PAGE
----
16. Before parting with this case, it is also necessary to make certain observations for the proper guidance of the learned Trial Courts. In cases where large number of accused persons are arraigned, it is incumbent on the Magistrate and other Criminal Courts to find out as to whether all the accused persons are properly arraigned as accused persons and while passing the order after taking cognizance before issuing process, the order should be passed in regard to the person against whom the summons or warrant will have to be issued. If the Court finds that some of the accused persons are unnecessarily being arraigned it is always open to the Court to discharge them or direct the complainant to delete their names to avoid unnecessary delay, harassment and also causing inconvenience to such persons. This will also lessen the burden on the High Court. It is also noticed in private complaints filed under Section 494 of IPC, in regard to bigamous marriages, the persons who had attended the marriage also are arraigned as accused persons without proper allegations against them. Under those circumstances, it is the duty of the learned Magistrate to properly scrutinise as to whether all the accused are necessary parties and if found unnecessary, the Magistrate can refuse to issue summons against them.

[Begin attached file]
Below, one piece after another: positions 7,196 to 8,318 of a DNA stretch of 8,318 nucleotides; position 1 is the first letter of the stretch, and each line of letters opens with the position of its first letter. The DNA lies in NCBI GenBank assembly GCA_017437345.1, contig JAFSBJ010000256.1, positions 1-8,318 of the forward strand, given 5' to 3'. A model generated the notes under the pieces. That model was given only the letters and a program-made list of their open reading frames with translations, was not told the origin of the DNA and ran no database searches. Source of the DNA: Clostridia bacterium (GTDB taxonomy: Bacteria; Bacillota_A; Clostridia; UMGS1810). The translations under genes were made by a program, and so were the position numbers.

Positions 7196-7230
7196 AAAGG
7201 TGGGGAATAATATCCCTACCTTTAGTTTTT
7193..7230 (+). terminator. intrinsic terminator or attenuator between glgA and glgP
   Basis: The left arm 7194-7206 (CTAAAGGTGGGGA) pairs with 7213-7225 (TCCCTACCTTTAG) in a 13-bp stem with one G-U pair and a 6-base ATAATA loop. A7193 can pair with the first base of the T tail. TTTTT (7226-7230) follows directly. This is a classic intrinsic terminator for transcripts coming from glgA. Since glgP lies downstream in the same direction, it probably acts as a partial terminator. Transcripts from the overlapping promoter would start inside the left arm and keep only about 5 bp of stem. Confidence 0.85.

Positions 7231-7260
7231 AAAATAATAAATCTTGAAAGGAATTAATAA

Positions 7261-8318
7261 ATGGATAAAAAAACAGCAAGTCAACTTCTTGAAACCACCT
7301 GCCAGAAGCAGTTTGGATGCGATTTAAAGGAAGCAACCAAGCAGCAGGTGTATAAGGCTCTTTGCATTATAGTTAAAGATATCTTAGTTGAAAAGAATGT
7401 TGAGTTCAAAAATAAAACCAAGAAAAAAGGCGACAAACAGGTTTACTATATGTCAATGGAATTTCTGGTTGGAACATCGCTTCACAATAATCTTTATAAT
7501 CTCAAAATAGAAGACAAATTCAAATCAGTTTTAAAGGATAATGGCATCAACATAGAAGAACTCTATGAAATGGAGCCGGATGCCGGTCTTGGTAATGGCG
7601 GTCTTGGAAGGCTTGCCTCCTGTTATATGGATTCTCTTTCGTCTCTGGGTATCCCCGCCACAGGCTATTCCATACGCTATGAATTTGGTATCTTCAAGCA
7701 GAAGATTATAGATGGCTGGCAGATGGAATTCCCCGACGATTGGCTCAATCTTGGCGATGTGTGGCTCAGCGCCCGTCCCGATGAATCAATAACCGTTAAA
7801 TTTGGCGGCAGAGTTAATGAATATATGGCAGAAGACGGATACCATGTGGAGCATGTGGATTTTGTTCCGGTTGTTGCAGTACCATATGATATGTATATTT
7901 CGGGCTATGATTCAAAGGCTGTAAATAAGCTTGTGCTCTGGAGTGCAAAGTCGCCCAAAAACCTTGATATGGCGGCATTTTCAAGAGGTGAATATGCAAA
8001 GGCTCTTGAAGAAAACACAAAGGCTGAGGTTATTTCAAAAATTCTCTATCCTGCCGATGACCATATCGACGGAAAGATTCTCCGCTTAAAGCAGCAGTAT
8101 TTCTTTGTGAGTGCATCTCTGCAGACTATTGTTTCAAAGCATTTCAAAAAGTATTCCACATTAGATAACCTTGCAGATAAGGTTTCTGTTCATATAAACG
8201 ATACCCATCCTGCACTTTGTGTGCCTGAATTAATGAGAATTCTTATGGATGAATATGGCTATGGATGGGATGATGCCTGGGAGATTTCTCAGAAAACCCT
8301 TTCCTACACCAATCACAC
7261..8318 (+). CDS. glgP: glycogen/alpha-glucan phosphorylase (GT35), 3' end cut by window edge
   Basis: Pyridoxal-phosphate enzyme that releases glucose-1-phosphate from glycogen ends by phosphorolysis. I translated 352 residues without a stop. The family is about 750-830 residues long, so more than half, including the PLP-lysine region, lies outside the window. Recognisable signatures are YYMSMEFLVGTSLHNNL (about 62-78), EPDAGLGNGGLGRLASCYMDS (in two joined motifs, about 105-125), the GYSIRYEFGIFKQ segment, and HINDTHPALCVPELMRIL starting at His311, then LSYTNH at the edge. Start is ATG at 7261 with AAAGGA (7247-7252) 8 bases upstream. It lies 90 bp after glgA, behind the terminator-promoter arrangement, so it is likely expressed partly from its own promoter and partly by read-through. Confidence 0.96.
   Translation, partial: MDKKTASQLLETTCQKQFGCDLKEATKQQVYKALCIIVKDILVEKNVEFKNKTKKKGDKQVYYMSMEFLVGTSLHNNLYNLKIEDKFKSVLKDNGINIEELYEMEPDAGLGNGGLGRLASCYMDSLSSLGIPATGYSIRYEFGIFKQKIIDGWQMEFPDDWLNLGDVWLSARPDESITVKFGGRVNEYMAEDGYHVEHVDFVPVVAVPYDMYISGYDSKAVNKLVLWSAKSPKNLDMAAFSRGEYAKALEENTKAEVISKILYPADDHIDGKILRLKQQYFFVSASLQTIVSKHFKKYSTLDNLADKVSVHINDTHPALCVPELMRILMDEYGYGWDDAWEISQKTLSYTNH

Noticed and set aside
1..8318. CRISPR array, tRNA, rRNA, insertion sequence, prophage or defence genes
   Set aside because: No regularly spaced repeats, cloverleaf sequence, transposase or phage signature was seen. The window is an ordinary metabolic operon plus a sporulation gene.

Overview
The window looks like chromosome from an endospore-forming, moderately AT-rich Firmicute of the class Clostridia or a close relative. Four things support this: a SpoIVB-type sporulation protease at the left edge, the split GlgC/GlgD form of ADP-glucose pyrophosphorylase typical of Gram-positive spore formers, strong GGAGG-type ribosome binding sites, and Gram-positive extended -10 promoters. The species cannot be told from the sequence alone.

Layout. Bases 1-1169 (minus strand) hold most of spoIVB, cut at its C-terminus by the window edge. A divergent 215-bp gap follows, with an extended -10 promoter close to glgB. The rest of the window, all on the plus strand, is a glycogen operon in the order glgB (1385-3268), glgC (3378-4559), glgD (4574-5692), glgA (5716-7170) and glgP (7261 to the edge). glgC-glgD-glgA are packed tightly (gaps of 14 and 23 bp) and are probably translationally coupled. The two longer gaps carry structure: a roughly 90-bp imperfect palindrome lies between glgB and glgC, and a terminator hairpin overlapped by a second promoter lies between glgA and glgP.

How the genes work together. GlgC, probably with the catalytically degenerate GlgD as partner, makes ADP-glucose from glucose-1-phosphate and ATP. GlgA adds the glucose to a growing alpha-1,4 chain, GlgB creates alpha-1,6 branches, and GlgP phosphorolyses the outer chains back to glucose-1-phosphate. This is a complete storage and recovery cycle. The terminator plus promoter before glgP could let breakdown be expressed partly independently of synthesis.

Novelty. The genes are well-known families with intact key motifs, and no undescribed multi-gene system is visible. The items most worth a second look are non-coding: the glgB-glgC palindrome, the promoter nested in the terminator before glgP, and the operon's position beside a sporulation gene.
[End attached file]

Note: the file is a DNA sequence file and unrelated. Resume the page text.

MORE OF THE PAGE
17. For the foregoing reasons, the petition is partly allowed dismissing the complaint as against petitioners 4 to 8 who are accused before the learned Magistrate and they are discharged. To that extent the impugned order is quashed.

However, petition as against petitioners 1 to 3 is dismissed directing the Magistrate to proceed against them according to law from the stage at which it is pending.